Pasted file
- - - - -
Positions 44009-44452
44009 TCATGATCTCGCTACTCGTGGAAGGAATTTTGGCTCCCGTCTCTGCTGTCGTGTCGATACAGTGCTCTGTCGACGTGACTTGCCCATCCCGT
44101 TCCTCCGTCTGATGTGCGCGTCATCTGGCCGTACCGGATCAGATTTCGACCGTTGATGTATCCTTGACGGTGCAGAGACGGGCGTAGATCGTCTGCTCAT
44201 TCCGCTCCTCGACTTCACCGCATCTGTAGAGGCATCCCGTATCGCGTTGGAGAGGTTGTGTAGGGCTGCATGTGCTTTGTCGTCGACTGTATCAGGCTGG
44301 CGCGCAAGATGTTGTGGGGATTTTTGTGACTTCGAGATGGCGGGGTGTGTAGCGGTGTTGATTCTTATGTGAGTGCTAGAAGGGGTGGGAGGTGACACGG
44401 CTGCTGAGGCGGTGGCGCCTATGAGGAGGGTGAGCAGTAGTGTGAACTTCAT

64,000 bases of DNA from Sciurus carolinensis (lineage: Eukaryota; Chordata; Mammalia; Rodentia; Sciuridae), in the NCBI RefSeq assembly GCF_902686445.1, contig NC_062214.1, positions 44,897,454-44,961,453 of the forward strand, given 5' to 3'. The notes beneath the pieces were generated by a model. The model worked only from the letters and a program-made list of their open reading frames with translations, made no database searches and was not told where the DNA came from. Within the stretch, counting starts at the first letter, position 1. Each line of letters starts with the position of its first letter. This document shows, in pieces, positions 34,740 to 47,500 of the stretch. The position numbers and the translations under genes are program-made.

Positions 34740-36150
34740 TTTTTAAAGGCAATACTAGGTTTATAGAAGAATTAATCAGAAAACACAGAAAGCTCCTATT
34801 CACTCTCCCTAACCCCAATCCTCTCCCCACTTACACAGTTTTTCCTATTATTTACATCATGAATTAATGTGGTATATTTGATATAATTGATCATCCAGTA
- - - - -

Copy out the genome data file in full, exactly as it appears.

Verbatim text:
Positions 44009-44452
44009 TCATGATCTCGCTACTCGTGGAAGGAATTTTGGCTCCCGTCTCTGCTGTCGTGTCGATACAGTGCTCTGTCGACGTGACTTGCCCATCCCGT
44101 TCCTCCGTCTGATGTGCGCGTCATCTGGCCGTACCGGATCAGATTTCGACCGTTGATGTATCCTTGACGGTGCAGAGACGGGCGTAGATCGTCTGCTCAT
44201 TCCGCTCCTCGACTTCACCGCATCTGTAGAGGCATCCCGTATCGCGTTGGAGAGGTTGTGTAGGGCTGCATGTGCTTTGTCGTCGACTGTATCAGGCTGG
44301 CGCGCAAGATGTTGTGGGGATTTTTGTGACTTCGAGATGGCGGGGTGTGTAGCGGTGTTGATTCTTATGTGAGTGCTAGAAGGGGTGGGAGGTGACACGG
44401 CTGCTGAGGCGGTGGCGCCTATGAGGAGGGTGAGCAGTAGTGTGAACTTCAT

64,000 bases of DNA from Sciurus carolinensis (lineage: Eukaryota; Chordata; Mammalia; Rodentia; Sciuridae), in the NCBI RefSeq assembly GCF_902686445.1, contig NC_062214.1, positions 44,897,454-44,961,453 of the forward strand, given 5' to 3'. The notes beneath the pieces were generated by a model. The model worked only from the letters and a program-made list of their open reading frames with translations, made no database searches and was not told where the DNA came from. Within the stretch, counting starts at the first letter, position 1. Each line of letters starts with the position of its first letter. This document shows, in pieces, positions 34,740 to 47,500 of the stretch. The position numbers and the translations under genes are program-made.

Positions 34740-36150
34740 TTTTTAAAGGCAATACTAGGTTTATAGAAGAATTAATCAGAAAACACAGAAAGCTCCTATT
34801 CACTCTCCCTAACCCCAATCCTCTCCCCACTTACACAGTTTTTCCTATTATTTACATCATGAATTAATGTGGTATATTTGATATAATTGATCATCCAGTA